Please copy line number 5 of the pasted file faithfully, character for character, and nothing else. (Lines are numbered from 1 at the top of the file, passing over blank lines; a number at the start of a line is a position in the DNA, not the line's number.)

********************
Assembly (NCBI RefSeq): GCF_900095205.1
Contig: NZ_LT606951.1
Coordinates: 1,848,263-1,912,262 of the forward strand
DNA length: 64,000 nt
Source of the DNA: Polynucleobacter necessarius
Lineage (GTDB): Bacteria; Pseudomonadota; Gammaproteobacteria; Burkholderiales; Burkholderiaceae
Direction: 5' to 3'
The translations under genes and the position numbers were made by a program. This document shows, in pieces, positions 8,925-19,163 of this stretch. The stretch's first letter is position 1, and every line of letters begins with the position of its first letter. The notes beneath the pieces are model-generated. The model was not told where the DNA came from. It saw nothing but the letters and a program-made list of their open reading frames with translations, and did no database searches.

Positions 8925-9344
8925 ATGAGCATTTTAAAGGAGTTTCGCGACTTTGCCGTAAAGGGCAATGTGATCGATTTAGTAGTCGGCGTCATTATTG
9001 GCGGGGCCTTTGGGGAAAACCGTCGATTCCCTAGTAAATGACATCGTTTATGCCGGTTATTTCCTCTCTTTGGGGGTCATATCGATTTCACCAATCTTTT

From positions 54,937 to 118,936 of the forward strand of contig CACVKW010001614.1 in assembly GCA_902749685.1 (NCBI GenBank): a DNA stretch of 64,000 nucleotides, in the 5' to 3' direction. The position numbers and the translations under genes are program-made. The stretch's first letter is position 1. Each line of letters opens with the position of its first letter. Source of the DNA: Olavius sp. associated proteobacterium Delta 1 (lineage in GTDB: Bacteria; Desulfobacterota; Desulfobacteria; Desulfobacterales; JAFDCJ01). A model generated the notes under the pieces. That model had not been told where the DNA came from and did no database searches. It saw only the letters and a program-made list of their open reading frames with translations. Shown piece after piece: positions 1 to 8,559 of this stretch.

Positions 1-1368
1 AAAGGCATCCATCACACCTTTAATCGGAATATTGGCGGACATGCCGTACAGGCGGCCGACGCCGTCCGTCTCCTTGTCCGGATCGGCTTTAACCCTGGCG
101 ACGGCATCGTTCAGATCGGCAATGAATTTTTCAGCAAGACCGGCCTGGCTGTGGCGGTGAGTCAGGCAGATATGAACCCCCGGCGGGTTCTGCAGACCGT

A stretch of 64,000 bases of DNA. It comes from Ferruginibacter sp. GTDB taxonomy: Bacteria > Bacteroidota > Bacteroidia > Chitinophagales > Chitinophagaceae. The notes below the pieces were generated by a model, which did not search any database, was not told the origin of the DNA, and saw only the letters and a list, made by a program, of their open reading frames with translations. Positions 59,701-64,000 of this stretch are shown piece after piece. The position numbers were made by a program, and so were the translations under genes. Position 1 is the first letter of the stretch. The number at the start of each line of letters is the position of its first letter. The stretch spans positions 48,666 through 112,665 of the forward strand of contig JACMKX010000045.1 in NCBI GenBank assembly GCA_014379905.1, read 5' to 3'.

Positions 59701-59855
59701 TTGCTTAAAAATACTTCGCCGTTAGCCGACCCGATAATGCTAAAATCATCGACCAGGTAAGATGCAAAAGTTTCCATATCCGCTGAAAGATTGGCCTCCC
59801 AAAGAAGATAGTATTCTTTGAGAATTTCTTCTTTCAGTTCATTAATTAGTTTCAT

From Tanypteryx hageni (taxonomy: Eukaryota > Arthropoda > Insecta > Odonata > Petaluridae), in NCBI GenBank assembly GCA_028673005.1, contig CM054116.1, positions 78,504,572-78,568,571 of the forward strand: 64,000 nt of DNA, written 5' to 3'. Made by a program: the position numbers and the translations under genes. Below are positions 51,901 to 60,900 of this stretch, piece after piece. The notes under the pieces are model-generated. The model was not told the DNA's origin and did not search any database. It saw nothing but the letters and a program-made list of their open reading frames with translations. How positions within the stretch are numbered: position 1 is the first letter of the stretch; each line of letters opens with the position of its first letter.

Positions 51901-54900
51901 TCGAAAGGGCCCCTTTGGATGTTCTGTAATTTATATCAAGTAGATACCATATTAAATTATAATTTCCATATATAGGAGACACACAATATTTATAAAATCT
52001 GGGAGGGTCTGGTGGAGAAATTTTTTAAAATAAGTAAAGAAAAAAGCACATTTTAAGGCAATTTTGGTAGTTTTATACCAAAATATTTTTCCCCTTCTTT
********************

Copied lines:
Source of the DNA: Polynucleobacter necessarius